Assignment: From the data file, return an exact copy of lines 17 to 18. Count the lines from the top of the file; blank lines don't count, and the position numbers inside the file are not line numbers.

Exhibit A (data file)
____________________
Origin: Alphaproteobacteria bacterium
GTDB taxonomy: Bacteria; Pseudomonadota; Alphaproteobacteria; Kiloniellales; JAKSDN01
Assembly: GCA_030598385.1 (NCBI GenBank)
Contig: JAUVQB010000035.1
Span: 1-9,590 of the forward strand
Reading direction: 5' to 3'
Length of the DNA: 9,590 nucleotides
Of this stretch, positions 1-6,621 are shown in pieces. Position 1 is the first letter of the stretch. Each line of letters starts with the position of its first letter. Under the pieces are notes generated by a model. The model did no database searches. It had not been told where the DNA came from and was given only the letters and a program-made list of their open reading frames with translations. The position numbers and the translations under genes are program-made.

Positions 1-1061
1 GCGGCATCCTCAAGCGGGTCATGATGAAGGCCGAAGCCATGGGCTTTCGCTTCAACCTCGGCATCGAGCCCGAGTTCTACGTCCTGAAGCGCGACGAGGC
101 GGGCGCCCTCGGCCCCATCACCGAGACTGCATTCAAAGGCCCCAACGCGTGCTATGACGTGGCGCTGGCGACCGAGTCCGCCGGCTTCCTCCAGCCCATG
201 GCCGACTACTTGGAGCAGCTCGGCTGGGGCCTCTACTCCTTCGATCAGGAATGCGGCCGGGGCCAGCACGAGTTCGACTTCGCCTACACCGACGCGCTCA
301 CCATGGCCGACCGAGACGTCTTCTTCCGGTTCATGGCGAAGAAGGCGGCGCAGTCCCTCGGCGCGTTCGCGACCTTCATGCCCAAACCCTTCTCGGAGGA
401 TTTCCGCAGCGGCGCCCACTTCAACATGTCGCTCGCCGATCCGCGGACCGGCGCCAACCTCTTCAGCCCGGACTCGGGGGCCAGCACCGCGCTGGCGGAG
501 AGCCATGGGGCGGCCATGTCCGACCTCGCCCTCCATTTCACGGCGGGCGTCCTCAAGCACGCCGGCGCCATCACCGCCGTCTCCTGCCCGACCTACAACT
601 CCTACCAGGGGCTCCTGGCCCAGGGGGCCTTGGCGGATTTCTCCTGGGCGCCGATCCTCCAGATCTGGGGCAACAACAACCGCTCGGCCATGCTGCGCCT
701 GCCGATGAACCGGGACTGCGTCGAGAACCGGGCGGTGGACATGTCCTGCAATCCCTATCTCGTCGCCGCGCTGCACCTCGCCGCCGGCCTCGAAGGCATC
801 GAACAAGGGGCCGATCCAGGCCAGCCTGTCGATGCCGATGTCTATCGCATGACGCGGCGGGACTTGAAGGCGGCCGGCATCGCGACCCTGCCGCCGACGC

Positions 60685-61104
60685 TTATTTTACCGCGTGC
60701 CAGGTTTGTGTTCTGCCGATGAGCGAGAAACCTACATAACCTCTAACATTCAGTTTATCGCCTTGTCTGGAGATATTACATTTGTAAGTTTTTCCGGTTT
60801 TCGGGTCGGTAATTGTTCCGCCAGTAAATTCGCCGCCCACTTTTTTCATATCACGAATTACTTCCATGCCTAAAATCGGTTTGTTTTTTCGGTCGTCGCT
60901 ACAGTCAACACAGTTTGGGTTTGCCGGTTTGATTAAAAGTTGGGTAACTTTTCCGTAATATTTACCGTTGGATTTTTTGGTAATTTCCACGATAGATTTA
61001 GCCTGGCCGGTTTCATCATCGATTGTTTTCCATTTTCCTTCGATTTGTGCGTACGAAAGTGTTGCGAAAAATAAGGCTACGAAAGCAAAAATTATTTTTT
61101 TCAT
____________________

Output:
701 GCCGATGAACCGGGACTGCGTCGAGAACCGGGCGGTGGACATGTCCTGCAATCCCTATCTCGTCGCCGCGCTGCACCTCGCCGCCGGCCTCGAAGGCATC
801 GAACAAGGGGCCGATCCAGGCCAGCCTGTCGATGCCGATGTCTATCGCATGACGCGGCGGGACTTGAAGGCGGCCGGCATCGCGACCCTGCCGCCGACGC